Wednesday, 25 July 2012

Two Poems from 2007: "Migrations" and "The Trailhound"


"Migrations"

It’s drifted south
and leaned a little west.
The haunting once prized as intuition, or even faith –
Pushed away, disenchanted,
But not destroyed.
Because we can see it settling again
In the guts of a growing,
dead certain devout.

There is no destruction when it comes to spirit,
Only banishment.
There can be no destruction when it comes to spirit,
Only exorcism
From which the ghost wafts onward,
Toward the souls of some new Bethlehem –

A recent report from the Washington Post indicates that over sixty percent of Americans believe in the literal truth of Noah’s Ark. Contrary to popular belief, this number has grown in all demographics since 1970, including that of the self-professed “non-religious”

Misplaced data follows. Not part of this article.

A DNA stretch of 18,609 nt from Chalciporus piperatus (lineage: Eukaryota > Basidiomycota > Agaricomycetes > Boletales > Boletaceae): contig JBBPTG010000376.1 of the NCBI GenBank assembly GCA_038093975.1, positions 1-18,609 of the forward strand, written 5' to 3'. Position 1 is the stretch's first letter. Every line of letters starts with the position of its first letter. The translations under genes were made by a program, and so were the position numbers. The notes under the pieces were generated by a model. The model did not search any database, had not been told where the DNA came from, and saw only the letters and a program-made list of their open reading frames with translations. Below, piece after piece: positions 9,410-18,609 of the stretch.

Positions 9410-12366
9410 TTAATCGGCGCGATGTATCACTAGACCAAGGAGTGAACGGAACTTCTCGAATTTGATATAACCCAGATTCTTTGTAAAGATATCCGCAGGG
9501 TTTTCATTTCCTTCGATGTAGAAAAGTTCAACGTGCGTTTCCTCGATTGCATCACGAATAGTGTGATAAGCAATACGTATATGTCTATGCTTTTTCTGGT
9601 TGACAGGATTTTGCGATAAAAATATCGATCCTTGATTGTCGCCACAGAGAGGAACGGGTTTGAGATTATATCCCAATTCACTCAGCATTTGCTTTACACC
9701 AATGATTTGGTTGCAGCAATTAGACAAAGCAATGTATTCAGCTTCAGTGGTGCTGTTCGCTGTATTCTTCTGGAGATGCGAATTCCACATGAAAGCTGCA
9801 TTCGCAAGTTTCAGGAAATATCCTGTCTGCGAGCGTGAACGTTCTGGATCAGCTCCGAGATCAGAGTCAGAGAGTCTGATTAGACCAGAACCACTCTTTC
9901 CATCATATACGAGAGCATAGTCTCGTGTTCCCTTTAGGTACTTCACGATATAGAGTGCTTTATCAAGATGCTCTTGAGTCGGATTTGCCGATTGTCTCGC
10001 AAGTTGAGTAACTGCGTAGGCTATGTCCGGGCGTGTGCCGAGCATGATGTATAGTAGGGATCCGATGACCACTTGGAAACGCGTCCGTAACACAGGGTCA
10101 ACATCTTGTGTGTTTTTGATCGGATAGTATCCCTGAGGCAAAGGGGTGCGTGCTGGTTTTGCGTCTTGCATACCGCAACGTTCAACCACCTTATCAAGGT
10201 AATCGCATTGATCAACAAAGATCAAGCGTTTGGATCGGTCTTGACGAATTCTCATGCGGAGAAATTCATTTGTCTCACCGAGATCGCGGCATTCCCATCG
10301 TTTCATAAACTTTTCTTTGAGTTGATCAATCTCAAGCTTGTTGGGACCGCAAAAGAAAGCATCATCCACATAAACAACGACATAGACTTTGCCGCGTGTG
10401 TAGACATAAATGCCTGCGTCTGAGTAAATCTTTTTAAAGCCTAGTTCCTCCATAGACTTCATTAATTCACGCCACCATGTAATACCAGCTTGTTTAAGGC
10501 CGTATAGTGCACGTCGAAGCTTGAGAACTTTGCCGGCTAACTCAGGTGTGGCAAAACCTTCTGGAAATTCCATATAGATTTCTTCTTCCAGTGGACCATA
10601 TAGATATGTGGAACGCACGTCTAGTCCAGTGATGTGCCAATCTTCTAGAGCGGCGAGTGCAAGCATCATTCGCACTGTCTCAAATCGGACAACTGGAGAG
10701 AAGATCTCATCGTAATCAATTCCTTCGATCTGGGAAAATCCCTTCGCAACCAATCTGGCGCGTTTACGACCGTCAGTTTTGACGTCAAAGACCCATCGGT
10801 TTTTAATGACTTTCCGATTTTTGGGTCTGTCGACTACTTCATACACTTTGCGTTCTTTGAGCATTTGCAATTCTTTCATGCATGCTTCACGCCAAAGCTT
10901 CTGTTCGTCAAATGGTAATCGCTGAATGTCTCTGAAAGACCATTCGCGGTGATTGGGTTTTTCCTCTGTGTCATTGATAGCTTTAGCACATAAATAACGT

Intellects might some coming day
Curb their doubt, breathe deeply, and pray
For the chance to prepare a safer dwelling
In which faith will stay.




"The Trailhound"

His snout is the soft, black mushroom
and  mucus-mingled dust 
that crusts it over.
No telling particle must escape his notice,
No false trace may stray him.

Peeping from his brown, fleshfolded face,
The pooch’s view has cataracted over the several Springs
Through which his project still draws him.
Not a big deal, though,
Since it’s the scent that matters,
The ground, reliably known before his lowered face.

Toward what this trail might tend – uncertain,
Though certainly something worth his while.

The tracker loathes distractions, abstractions,
Having even snapped once at the fingers
Of a caretaker who no longer bothers
To beckon him into the warm house at nightfall.

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